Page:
A Traffic Jam, A Bumper Sticker, An Internship
Max Flath ’16 is getting an inside look into the workings of our political system this summer as an intern in the office of Congressman Matt Cartwright ’83 (D-PA-17). Though internships on Capitol Hill are not uncommon, the manner by which Flath acquired his internship stands out as unique and reinforces the power of Hamilton connections.
He explained that while sitting in dense traffic on I-81 near Wilkes Barre, Pa., last summer, “A man came up to the side of my car and knocked on my window, asking ‘Who here goes to Hamilton College? I saw the bumper sticker.’ Flath responded that he was a rising sophomore and the individual introduced himself as "Matt Cartwright, Class of '83." “He handed me his card and walked back to his car,” said Flath, “and I looked down at the card and it read ‘Matt Cartwright, Member of Congress’ with a golden U.S. Congressional seal in the corner.”
Upon returning home, Flath Googled Cartwright. “I found out not only that he was a Hamilton alum, but that he was my district's representative: a Democrat with similar opinions as my own, and a history major at Hamilton as well. It couldn't have been a crazier coincidence.” Flath e-mailed the Congressman in February with the information that he was interested in possibly pursuing a career in politics and was urged to apply for an internship in D.C. “I applied a month later and got the job. It was an unbelievable series of events.”
Cartwright, known for his moderate Democratic positions, as well as his support of environmental issues, was elected in 2012 and has since sat on the Committees on Natural Resources and on Oversight and Government Reform.
As an intern in Cartwright’s office, Flath’s responsibilities primarily consist of responding to constituents’ letters, e-mails and phone calls, as well as drafting legislative requests that summarize bills for the Congressman. He is also working on an environmental bill called the PREPARE Act: legislation that reorganizes the infrastructure surrounding disaster response to improve future handling of disaster response.
“It's an interesting bill because it is not explicitly about climate change or global warming, (but) addresses climate-related disasters without explicitly alluding to climate change,” Flath claimed. This nuance, he said, has allowed the bill to enjoy bipartisan support, as it dodges one of the partisan roadblocks that environmental bills have faced more broadly: the Republican Party’s rejection of the concept of man-made climate change. “The work we did to get bipartisan support was a cool little slice of politics, working with conservative lobbying groups and Republican congressmen to get the bill passed.”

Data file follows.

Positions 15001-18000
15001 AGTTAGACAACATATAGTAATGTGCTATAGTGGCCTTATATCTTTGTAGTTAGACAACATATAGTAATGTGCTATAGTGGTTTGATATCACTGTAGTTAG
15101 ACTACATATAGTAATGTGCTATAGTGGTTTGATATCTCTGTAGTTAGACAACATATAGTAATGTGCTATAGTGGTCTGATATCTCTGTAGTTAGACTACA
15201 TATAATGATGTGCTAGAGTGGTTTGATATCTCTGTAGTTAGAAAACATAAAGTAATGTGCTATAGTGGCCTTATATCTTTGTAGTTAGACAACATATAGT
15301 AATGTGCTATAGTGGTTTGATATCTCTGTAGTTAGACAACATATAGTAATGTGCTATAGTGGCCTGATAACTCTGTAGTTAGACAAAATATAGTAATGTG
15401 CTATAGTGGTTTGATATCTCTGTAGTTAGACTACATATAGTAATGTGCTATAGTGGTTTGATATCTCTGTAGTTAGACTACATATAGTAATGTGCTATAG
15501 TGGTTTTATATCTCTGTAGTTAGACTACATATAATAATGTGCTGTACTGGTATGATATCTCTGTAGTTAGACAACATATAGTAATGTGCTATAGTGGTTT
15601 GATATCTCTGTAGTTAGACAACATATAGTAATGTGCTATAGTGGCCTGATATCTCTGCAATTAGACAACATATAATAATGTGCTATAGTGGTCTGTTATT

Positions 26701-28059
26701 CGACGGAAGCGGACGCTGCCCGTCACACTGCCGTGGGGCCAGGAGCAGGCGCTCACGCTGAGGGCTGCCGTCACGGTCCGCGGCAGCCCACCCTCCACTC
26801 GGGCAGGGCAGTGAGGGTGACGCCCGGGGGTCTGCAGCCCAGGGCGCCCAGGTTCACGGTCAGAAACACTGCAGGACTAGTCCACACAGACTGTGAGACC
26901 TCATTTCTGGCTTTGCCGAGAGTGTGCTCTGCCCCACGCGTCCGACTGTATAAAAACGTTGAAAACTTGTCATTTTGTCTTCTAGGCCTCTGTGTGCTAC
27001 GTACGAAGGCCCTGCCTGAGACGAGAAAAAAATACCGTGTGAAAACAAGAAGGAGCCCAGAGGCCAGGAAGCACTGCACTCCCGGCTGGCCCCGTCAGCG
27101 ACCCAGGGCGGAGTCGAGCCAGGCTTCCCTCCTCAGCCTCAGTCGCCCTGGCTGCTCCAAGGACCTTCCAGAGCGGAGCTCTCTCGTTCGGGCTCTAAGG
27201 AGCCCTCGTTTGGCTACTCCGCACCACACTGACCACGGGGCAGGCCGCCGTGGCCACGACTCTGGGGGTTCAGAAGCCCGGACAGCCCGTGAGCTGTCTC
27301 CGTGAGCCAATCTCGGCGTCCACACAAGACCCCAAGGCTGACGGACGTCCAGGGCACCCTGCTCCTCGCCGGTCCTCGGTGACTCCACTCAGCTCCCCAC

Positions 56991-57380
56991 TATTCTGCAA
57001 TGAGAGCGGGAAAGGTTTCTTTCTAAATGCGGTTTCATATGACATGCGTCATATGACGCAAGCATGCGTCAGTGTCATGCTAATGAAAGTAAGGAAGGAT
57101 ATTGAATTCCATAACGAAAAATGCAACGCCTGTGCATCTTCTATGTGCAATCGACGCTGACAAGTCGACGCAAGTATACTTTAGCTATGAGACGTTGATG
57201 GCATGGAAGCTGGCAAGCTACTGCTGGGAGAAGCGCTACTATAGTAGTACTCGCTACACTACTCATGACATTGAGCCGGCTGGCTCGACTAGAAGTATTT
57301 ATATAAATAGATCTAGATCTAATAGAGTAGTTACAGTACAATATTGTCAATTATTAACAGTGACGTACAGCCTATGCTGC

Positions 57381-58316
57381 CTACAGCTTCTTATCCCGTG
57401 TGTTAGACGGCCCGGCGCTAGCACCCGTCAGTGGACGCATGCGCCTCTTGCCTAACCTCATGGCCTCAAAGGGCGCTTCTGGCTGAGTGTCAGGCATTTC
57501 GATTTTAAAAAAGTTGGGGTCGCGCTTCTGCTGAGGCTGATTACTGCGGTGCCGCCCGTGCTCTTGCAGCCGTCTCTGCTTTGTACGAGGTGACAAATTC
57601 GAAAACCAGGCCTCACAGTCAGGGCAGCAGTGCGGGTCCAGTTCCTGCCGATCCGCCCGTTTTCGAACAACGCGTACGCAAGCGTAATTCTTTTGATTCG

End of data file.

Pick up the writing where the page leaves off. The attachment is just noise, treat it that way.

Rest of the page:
To Flath, one of the most rewarding aspects of his work in Cartwright’s office is the exposure to the actual inner workings of the federal government. So few Americans, he argued, get the opportunity to actually experience it, and as a result Flath has greatly valued this inside look into an all-too-often opaque institution. “Politics isn't really the backroom dealings, greedy lobbyists, and detached congressmen that so many people assume it is,” he explained. “There are thousands of people who work in congress, at all different levels, who are hard-working people who really care about the issues they're researching and trying to address.”
That he claims, will likely be his greatest takeaway from this experience; that politics is even more complicated than those on the outside can possibly imagine. It is, however, to Flath, ultimately rewarding. “It's a really cool process, trying to get bills passed with bipartisan support, and having the chance to pass legislation that could change the country for the better.”
Flath’s internship is supported by the Class of 1964 Internship Support Fund, managed by Hamilton’s Career Center.